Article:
Monday, November 9, 2009

The Nominees For Best Director Of 1930-31

This is probably the richest crop of Katie nominees for best director you'll see for a long while—the three greatest directors of the era each producing the best movie of his career, all within a four month span.

Charles Chaplin (City Lights)

René Clair (Le Million)

Fritz Lang (M)

In fact, 1931 was a good year for directors all the way around: Tod Browning (Dracula), William A. Wellman (The Public Enemy) and James Whale (Frankenstein) (more about him in 1931-32) also served up what were arguably their best movies. Maybe there was something in the water.

(Oh, and what do I think was the best year for directors ever? It happened fifty years ago in 1959 when six of the greatest directors of all time—Howard Hawks, Alfred Hitchcock, Yasujiro Ozu, Francois Truffaut, Billy Wilder and William Wyler—produced what may well have been the best movies of their careers, Rio Bravo, North By Northwest, Floating Weeds, The 400 Blows, Some Like It Hot and Ben-Hur, respectively. Not to mention that Ingmar Bergman's 1957 film Wild Strawberries was released in the United States in 1959. And there was also Anatomy of a Murder, Hiroshima Mon Amour, Pillow Talk, Imitation of Life, Black Orpheus and Ballad of a Soldier, possibly the best movies ever from their directors. Even Ed Wood, God bless him, gave us Plan 9 From Outer Space. And I haven't even mentioned Oscar winners Room at the Top and The Diary Of Anne Frank. Good year to be a movie goer.)

15 comments:

mister muleboy said...

hey -- don't forget that Frank Langella graduated from Syracuse in 1959 . . . .




what do you mean you didn't know that frank langella graduated from Syracuse in 1959?

Mythical Monkey said...

I did not know that.

I did know that the 1959 Syracuse Orangemen won the mythical college football national championship. Went 11-0. Ernie Davis scored two touchdowns in the Cotton Bowl to beat Texas 23-14. I think that's the game Hollywood memorialized in the movie The Express -- I say I think it was; I never saw the movie.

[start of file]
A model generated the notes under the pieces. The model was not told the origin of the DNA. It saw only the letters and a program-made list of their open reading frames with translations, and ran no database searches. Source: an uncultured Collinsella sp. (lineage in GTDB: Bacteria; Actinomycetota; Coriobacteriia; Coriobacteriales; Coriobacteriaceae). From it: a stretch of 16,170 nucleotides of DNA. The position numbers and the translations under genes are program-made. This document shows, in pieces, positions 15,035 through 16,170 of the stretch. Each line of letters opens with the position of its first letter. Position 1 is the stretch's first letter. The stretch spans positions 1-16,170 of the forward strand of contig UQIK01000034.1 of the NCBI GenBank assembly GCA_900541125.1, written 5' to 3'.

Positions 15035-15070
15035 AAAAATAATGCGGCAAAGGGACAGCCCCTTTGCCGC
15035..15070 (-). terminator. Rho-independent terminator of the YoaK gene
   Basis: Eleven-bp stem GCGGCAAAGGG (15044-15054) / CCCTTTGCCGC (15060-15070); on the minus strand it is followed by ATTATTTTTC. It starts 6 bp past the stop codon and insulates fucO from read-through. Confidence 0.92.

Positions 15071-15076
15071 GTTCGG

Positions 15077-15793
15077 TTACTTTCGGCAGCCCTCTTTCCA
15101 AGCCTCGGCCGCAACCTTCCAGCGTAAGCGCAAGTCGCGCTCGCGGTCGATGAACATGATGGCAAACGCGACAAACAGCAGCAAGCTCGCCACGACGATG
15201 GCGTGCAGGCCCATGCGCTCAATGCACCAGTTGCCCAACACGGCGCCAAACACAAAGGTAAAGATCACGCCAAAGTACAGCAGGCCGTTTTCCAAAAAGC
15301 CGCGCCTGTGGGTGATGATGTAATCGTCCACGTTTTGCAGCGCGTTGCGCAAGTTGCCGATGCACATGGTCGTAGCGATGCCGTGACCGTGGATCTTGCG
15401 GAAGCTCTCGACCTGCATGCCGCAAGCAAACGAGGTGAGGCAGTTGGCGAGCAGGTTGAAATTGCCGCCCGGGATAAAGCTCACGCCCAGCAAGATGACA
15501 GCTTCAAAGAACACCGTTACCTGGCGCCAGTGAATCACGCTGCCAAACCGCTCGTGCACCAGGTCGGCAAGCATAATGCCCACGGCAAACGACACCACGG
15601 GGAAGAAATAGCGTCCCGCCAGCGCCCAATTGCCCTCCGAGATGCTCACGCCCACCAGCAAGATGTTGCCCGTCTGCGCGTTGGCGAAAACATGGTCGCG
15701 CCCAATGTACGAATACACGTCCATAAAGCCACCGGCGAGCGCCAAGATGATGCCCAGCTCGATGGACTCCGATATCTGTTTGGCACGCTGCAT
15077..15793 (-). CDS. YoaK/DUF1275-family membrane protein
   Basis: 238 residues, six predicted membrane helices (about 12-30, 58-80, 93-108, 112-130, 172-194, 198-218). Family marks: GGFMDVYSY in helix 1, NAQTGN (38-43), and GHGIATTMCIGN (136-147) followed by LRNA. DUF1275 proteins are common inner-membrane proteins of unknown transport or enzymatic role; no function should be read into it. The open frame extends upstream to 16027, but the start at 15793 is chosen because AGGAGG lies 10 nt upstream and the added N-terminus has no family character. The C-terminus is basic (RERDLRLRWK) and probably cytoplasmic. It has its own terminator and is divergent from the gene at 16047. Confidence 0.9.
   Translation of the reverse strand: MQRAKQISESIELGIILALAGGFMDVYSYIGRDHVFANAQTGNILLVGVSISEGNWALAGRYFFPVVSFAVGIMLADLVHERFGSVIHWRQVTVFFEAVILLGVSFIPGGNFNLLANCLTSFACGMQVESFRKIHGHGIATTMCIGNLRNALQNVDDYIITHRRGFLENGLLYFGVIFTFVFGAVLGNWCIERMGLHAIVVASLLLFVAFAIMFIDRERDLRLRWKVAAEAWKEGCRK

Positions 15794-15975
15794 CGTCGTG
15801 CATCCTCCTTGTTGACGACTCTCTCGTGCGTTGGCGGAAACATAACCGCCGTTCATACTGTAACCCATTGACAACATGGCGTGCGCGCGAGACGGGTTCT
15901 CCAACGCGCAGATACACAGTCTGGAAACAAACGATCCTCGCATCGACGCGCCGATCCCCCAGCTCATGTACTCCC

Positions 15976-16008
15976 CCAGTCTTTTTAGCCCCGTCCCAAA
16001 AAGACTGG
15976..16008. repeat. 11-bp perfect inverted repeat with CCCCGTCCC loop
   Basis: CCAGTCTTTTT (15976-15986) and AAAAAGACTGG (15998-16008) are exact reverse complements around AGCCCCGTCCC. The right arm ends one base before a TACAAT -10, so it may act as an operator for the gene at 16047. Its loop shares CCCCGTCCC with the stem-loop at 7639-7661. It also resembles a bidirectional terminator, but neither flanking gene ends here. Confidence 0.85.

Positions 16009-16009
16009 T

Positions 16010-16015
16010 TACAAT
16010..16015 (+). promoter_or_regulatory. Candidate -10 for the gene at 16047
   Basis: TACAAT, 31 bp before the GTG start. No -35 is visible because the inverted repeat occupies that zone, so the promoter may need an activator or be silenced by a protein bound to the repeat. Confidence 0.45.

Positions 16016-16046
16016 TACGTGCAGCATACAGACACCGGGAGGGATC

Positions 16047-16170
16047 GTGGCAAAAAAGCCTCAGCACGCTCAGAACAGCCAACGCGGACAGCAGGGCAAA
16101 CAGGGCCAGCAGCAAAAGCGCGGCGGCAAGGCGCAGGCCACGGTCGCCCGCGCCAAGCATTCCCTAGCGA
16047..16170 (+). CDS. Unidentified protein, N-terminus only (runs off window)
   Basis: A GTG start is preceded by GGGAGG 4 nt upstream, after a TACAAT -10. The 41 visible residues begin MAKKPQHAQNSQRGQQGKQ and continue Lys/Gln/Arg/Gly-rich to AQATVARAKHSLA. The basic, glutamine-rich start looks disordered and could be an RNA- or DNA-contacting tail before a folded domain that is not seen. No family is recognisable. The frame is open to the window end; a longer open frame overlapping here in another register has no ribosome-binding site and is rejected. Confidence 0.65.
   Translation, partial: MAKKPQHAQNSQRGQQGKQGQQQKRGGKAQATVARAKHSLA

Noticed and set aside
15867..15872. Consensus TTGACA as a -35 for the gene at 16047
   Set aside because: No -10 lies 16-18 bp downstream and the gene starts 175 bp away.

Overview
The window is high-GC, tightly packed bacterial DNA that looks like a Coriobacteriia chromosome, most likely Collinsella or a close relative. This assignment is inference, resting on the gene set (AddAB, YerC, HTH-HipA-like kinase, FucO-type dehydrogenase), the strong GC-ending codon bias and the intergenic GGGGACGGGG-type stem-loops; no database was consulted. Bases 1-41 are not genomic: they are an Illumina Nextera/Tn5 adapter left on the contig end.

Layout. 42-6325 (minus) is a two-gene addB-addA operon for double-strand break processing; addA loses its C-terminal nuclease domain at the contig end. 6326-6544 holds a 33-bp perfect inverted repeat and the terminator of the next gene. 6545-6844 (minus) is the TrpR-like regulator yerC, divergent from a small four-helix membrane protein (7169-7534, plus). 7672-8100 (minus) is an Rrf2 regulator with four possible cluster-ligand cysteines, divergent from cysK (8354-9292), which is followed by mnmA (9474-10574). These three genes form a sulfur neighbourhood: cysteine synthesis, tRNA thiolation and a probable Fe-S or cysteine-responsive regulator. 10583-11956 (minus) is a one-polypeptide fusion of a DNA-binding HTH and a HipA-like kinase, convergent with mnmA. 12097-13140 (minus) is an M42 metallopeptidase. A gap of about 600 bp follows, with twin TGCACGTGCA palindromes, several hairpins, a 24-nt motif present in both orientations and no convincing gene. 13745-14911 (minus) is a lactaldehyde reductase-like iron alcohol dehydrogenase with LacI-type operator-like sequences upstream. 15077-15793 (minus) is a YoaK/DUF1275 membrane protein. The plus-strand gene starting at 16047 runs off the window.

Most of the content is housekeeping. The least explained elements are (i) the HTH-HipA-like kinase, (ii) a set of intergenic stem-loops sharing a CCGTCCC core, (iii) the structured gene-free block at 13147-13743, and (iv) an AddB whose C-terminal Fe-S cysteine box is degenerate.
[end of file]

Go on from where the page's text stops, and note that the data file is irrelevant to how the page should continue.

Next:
Did you know Ernie Davis was the first black Heisman Trophy winner? Or that he was drafted by the Washington Redskins, at that time the last holdout segregated team in the NFL? That when George Preston Marshall bought the Redskins, he convinced his fellow owners to institute a "color-line" like the one major league baseball had and vowed never to let a black play for him? And that he only relented when the D.C. city government threatened to revoke the lease on D.C. Stadium (aka RFK)? That the Redskins drafted Davis, then traded him to the Cleveland Browns for Bobby Mitchell? And that Ernie Davis contracted leukemia and died without ever playing a down in the NFL?

And that all of this is relevant to a movie blog because George Preston Marshall dated silent film legend Louise Brooks in the 1920s and 1930s? That in fact he was the guy she left Hollywood to be with when William A. Wellman offered her the Jean Harlow role in The Public Enemy, a part that might have been Brooksie's comeback role after she had made Pandora's Box in Germany, but instead marked her last, missed chance?

And that thus, we have Frank Langella to blame for Louise Brooks's short film career?

And now you know the rest of the story ...

Mz. Louise Brooks said...

And that thus, we have Frank Langella to blame for Louise Brooks's short film career?


Frank had nothing to do with it, dear.

It was a young shopkeeper near Union Station in Washington. Named Heloise.

She was divine. . . .

Mattson Tomlin said...

lang, lang, lang!

Nasim said...

Yes i know that Ernie Davis was the first black Heisman Trophy winner.
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zahir said...

all of this is relevant to a movie blog because George Preston Marshall dated silent film legend Louise Brooks in the 1920s and 1930s? That in fact he was the guy she left Hollywood to be with when William A. Wellman offered her the Jean Harlow role in The Public Enemy,

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Juliette said...

I'm a Chaplin fan - so he was my personal winner. Interesting you can't swim, you seem to be keeping afloat here.

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checking said...

I'm a Chaplin fan - so he was my personal winner. Interesting you can't swim, you seem to be keeping afloat here.saga hair

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Velvet Remi said...

i wish that i would have a compilation of those movies. i am starting to do my research now. thanks for that informative post. great site.

Philip Sumpter said...

Alfred Hitchcock was certainly one of my favorites. How he made the movie "The Birds" (not quite sure of the exact title) starring Carry Grant, both frightening and captivating was beyond me. I also remember his TV series... The Alfred Hitchcock Show.

Gosh... That was a long time ago!

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